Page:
He approached Watkins in St. Louis County and they, eventually, negotiated the $100,000 price, with another $20,000 to be paid as legal fees for Watkins to do some work for Faughn.

Faughn said he only spoke to the woman once, when he asked for an interview with her and she refused. He never has met or talked with her ex-husband.

He acknowledged he should have gotten some kind of agreement to be the exclusive recipient of the recordings, but his inexperience prevented him from getting that agreement in exchange for his $100,000.

Dowd questioned Faughn's having the money to make the payment in January 2018, when he had been sued for non-payment of bills for printing the Missouri Times the previous November.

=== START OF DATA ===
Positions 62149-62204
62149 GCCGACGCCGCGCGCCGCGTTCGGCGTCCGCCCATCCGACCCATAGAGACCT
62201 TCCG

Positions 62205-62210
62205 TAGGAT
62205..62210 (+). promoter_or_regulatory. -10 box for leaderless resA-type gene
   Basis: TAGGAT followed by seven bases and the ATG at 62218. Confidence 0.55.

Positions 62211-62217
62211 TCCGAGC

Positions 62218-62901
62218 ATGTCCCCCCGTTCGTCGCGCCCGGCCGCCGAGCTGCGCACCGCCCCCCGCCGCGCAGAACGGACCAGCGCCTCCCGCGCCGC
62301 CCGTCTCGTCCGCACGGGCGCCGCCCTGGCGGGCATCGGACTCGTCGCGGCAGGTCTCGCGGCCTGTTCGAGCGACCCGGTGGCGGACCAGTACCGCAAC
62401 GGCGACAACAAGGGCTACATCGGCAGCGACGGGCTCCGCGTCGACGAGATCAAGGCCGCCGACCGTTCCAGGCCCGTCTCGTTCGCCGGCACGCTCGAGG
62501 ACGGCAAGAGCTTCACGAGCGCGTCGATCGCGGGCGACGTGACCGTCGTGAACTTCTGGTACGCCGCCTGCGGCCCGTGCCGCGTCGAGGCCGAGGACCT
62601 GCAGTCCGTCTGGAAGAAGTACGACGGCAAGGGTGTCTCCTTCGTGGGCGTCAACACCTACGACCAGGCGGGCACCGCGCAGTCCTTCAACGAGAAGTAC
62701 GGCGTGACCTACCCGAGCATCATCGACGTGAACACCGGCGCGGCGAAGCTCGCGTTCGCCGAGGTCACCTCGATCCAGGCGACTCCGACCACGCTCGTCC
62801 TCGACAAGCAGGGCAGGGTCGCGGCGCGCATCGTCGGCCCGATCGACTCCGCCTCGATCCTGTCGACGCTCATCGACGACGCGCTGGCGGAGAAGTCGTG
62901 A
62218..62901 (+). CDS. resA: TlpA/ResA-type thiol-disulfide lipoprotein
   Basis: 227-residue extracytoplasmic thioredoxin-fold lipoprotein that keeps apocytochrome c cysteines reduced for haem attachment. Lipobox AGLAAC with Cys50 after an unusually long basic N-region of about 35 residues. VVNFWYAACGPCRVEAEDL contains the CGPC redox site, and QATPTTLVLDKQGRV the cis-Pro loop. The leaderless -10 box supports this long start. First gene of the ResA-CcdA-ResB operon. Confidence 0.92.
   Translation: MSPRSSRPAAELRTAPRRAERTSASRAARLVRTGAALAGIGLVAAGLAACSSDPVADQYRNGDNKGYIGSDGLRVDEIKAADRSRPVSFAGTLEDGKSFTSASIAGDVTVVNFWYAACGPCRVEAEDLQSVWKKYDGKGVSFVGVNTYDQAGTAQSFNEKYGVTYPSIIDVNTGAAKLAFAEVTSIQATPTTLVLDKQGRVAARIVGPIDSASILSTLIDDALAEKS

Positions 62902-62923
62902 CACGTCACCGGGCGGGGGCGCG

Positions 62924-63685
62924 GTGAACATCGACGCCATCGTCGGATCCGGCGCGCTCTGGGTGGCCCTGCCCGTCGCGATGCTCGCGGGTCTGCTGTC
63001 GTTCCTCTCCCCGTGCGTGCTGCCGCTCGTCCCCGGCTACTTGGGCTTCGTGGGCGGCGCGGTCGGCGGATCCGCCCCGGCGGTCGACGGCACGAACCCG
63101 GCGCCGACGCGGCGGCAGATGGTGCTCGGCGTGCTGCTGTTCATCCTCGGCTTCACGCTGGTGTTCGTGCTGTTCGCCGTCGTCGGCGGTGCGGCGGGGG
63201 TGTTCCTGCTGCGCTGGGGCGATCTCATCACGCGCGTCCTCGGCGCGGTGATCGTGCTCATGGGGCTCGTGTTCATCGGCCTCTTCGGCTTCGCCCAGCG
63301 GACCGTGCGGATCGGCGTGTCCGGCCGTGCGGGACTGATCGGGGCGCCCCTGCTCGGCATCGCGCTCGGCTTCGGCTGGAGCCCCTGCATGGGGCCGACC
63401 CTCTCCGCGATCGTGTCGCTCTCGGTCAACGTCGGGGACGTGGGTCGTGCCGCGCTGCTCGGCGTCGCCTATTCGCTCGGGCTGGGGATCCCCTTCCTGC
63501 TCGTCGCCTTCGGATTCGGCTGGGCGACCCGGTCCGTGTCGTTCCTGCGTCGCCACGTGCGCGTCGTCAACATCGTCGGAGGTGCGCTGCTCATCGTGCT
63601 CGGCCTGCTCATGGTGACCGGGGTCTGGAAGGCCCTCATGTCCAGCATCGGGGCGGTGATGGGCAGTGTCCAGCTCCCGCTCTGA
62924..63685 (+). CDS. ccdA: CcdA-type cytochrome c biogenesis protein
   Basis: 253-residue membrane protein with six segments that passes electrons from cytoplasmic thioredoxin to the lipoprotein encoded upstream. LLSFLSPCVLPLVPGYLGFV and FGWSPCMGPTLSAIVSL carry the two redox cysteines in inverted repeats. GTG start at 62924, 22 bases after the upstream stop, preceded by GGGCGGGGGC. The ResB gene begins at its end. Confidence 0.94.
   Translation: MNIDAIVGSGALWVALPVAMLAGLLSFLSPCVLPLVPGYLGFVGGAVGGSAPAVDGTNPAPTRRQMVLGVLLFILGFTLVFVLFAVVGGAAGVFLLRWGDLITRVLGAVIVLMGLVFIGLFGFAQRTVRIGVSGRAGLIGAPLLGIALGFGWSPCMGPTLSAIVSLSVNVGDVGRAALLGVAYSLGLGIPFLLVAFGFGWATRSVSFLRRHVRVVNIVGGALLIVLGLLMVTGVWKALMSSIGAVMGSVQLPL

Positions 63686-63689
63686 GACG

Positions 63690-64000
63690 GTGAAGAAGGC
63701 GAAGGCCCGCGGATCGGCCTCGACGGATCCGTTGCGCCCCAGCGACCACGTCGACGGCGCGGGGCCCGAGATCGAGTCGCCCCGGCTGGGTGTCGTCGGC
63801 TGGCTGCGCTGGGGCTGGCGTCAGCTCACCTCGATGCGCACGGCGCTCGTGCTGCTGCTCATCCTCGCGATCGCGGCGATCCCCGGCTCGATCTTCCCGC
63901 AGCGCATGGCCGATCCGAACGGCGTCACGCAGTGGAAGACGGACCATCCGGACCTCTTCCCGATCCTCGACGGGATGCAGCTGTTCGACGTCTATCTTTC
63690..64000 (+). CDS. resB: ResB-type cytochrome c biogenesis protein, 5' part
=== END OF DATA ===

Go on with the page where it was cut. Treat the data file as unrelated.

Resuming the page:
Faughn acknowledged he was convicted of forgery in a 2007 jury trial.

He said he was 22 when he committed the crime.

"It is something in my past, that I dealt with," he said. "In my life, I've made mistakes. I've fought through some things and, yeah, I don't duck it (or) deny it.

"I look for ways to help other people have a second shot at different things, like I've had."

Committee members also spent about six hours Wednesday continuing to read transcripts from Greitens' attorneys' April 2018 deposition with the woman - the governor's former hairdresser - who has said that, during their 2015 affair, he slapped her and, on the date of their first encounter, blindfolded her and bound her hands, then ripped of her clothes and took a photograph of her while she was at least partially nude.